What are the names of the three witches in Macbeth?

Question:

What are the names of the three witches in Macbeth?

Macbeth:

William Shakespeare, one of the world's most famous playwrights, wrote Macbeth at some time prior to its first performance in 1606. The play tells the story of the murder of King Duncan of Scotland.

Appearance of the Witches in the Play:

  • Act I, scene 1: The witches are the first characters to appear in the play. Throughout their cryptic mutual exchange in this opening scene, the most well-known utterance is the alliterative oxymoron: "Fair is foul, and foul is fair" (line 11).
  • Act I, scene 3: They prepare for their first encounter with Macbeth by chanting a spell. In some productions, this incantation has been choreographed as a thrice-replicated movement toward each individual witch. These movements are intended to consolidate that witch's power.
  • Act IV, scene 1: They appear for the final time in the play. This is the famous cauldron scene where the enigmatic brewing process conjures apparitions as a prelude to answering Macbeth's questions about his destiny. The thrice-repeated refrain is well-known: "Double, double toil and trouble, / Fire burn and cauldron bubble" (lines 10-11, 20-21, 35-36).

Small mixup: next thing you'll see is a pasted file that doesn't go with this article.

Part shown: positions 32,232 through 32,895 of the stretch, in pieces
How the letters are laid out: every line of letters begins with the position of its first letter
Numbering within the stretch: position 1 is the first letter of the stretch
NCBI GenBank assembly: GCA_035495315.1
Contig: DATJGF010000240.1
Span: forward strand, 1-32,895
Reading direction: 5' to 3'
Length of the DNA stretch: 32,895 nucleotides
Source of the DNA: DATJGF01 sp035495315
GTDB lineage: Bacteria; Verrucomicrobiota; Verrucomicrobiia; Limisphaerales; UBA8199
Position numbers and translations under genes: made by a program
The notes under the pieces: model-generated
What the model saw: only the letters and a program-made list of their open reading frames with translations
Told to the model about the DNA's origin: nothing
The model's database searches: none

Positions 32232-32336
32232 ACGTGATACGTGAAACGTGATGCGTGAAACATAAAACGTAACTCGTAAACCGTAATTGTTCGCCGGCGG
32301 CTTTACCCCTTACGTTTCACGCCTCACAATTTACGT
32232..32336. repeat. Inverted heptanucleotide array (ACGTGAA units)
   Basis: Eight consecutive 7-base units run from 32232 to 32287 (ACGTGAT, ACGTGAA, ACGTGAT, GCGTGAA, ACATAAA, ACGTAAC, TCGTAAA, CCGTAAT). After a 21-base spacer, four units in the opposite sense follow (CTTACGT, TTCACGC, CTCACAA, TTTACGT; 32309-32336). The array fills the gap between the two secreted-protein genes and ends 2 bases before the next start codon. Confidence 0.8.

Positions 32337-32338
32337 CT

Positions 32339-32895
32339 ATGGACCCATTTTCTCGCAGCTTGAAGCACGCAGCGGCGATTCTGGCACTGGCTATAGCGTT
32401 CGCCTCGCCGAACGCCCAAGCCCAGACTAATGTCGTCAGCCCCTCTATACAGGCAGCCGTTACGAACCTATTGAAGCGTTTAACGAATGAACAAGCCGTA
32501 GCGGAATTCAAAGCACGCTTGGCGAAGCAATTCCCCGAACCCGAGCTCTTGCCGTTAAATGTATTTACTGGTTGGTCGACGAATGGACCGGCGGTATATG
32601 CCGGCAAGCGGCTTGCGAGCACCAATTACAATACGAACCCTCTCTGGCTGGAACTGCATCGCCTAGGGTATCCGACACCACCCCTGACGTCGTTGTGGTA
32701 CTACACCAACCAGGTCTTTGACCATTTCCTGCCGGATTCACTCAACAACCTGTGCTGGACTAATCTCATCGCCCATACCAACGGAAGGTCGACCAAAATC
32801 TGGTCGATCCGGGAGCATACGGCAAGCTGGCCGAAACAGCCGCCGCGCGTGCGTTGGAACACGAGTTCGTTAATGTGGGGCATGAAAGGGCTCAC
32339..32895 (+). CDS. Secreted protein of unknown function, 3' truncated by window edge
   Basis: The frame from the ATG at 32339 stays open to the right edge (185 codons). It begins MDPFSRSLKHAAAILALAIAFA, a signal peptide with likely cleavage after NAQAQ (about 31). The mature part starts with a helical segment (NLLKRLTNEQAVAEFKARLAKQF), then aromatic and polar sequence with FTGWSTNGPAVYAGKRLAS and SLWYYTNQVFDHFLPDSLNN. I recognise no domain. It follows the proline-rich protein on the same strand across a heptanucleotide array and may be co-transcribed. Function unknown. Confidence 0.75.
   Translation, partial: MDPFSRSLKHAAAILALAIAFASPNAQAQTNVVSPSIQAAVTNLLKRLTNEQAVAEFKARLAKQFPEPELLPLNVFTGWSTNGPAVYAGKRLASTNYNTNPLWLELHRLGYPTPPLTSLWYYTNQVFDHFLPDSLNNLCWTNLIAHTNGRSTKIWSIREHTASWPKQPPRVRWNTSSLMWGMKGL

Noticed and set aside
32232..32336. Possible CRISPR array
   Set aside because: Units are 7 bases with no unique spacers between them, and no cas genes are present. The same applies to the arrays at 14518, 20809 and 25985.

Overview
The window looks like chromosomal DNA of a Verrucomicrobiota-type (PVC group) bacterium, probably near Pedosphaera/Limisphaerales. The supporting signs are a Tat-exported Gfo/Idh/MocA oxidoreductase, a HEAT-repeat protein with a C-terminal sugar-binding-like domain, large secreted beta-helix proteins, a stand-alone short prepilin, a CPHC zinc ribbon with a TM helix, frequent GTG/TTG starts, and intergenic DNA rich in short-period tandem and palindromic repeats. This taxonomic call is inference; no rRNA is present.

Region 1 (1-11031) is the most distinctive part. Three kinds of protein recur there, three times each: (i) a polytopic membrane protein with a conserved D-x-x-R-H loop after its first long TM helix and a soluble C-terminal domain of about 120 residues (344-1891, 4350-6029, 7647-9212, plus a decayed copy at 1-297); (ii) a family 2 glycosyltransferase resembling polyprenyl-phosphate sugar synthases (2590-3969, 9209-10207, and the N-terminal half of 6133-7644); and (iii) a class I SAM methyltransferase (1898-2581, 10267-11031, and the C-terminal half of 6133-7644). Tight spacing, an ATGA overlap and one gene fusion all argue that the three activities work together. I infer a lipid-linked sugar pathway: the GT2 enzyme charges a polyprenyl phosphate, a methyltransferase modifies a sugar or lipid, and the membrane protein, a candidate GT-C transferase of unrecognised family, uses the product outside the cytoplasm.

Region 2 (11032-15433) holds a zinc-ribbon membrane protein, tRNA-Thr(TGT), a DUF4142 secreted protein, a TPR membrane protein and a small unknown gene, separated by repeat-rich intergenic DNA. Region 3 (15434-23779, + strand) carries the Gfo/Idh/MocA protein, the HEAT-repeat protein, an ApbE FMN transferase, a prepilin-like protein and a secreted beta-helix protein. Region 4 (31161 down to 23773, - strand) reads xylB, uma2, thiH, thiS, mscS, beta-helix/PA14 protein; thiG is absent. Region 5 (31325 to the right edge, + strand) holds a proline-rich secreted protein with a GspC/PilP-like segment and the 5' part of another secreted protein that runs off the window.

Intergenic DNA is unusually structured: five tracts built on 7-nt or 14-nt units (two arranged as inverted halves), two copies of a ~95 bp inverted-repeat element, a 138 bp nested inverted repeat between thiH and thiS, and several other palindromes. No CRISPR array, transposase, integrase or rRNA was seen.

Answer and Explanation:

In Act I, Scene III of Macbeth, the witches are called the 'weyward sisters' in the original 1623 publication of the play. They are also called the 'weird sisters,' in later versions of Macbeth. The witches are not given individual names in the original play.

Significance of the Witches

Though the three weird sisters appear fairly briefly in the play, they are significant to the plot, as their message to Macbeth drives the plot forward. The overwhelming and obsessive ambition that causes Macbeth and his wife to commit murder begins when the witches place the idea of becoming king in the man's head. Though their verses are somewhat cryptic, the message is clear to Macbeth. He begins to think that he could indeed become king of Scotland, and starts to plot how to make this turn of events come about. The witches also serve the purpose of warning the reader or audience member of tragedy to come.


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The Witches in Macbeth: Quotes, Analysis & Prophecy

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Chapter 4 / Lesson 7

Read about ‘’Macbeth’’’s witches, some of Shakespeare’s most famous characters. Explore the witches’ quotes and lines and see some analyses of their prophecies.


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